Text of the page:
But Leviticus 18 lists several sexual sins, always in terms of “nakedness” (lost in some translations).
(Lev 18:6-7 ESV) 6 “None of you shall approach any one of his close relatives to uncover nakedness. I am the LORD. 7 You shall not uncover the nakedness of your father, which is the nakedness of your mother; she is your mother, you shall not uncover her nakedness. …
The New Testament, in contrast, speaks of Christians being clothed by God –
(2Co 5:2-4 ESV) 2 For in this tent we groan, longing to put on our heavenly dwelling, 3 if indeed by putting it on we may not be found naked [shamed!]. 4 For while we are still in this tent, we groan, being burdened — not that we would be unclothed, but that we would be further clothed [honored!], so that what is mortal may be swallowed up by life.
Just so, in the Parable of the Prodigal Son, the father places a robe on the returning son — to honor him.
Muller offers other similar parallels that speak to an honor culture –
* From expelled from God’s presence to visited by God
* From weakness to strength
* From sickness to being healed
All these themes speak to Westerners, to a degree, but they speak very loudly to the East. You won’t hear many evangelicals sermons on these themes, because there are other images that speak more clearly to us.
But for a missionary to an honor culture, these are themes that will speak to the heart of his audience. You see, it’s possible to be very biblical, very true to the gospel, and yet speak in terms that speak to an honor culture.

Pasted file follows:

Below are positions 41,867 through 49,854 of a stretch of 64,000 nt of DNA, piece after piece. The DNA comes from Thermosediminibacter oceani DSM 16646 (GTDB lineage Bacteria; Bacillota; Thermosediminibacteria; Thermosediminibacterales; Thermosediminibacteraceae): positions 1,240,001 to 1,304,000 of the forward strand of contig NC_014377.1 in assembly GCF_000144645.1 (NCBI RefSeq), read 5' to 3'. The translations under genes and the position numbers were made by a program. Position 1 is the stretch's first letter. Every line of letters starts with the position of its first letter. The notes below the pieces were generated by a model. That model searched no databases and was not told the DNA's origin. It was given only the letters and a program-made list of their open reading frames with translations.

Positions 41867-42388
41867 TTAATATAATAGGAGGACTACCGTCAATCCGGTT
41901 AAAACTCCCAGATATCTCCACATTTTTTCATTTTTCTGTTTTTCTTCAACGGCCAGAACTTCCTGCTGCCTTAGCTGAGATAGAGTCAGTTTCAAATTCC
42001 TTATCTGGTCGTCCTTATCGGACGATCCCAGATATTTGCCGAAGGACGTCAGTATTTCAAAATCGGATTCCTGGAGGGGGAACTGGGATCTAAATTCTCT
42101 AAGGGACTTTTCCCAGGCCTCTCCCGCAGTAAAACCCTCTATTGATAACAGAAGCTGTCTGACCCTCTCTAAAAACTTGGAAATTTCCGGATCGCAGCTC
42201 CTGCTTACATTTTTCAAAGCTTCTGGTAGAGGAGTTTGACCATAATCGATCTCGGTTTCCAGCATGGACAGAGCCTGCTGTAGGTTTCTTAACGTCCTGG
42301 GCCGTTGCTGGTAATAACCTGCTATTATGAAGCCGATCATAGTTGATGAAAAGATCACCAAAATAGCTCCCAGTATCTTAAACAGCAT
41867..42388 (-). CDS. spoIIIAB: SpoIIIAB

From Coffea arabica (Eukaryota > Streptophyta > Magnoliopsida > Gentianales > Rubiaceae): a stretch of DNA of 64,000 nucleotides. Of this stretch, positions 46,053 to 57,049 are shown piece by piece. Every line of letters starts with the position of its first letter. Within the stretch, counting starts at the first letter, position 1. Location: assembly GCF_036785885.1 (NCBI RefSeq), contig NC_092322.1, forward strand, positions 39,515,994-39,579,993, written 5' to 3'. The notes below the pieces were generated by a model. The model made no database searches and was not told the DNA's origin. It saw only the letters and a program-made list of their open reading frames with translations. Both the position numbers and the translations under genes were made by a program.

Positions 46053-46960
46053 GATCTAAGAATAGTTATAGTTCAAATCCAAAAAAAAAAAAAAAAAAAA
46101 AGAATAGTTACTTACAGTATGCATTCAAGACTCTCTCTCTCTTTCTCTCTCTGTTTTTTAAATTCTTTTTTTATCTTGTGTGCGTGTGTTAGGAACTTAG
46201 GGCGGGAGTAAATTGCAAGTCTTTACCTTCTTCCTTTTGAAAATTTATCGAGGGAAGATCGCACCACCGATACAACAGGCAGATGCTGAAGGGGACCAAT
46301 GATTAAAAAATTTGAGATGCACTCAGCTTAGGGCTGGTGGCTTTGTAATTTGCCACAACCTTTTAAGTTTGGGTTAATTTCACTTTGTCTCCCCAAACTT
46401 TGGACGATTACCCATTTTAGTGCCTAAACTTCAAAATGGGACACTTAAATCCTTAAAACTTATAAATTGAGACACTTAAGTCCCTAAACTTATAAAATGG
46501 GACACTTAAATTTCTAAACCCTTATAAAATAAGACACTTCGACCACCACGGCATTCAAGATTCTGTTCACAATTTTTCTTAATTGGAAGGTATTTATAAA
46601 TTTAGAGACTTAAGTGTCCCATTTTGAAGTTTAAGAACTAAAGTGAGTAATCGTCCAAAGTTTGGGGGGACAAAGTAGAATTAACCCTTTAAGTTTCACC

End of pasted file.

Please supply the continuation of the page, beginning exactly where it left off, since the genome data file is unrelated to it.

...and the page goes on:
Rather than announcing that Jesus came to forgive your sins (which is true, of course), preach that Jesus came to take away your shame and give you the highest possible honor, honor that can only come from God.
It’s astonishing to me that so much of the Bible is written in terms that seem so utterly foreign to me. I’m still struggling with all this. But as I read from more and more missionaries who’ve lived in honor cultures and talked to the people there, the more I’m convinced that their observations are surely true.
It’s hard to imagine being raised to feel no guilt but only shame, that is, to have little concern for the innate rightness or wrongness of an act but only how that act might be perceived by others. I must say I feel no envy for those in an honor culture! I’d be miserable.
But even more miserable would be a Western missionary to an Islamic land, untrained in the ways of the East, trying to preach the gospel from his seminary class notes on Romans!
In short, it’s a great book — even an essential book for anyone speaking about the gospel to someone from an honor culture. It explains why we so often utterly fail to be effective — we speak in the wrong categories to people utterly unprepared to hear what we so urgently wish to say.
[Tomorrow: Re-interpreting Acts 2 in light of honor culture. Yep: the Acts 2 that contains Acts 2:38. That one.]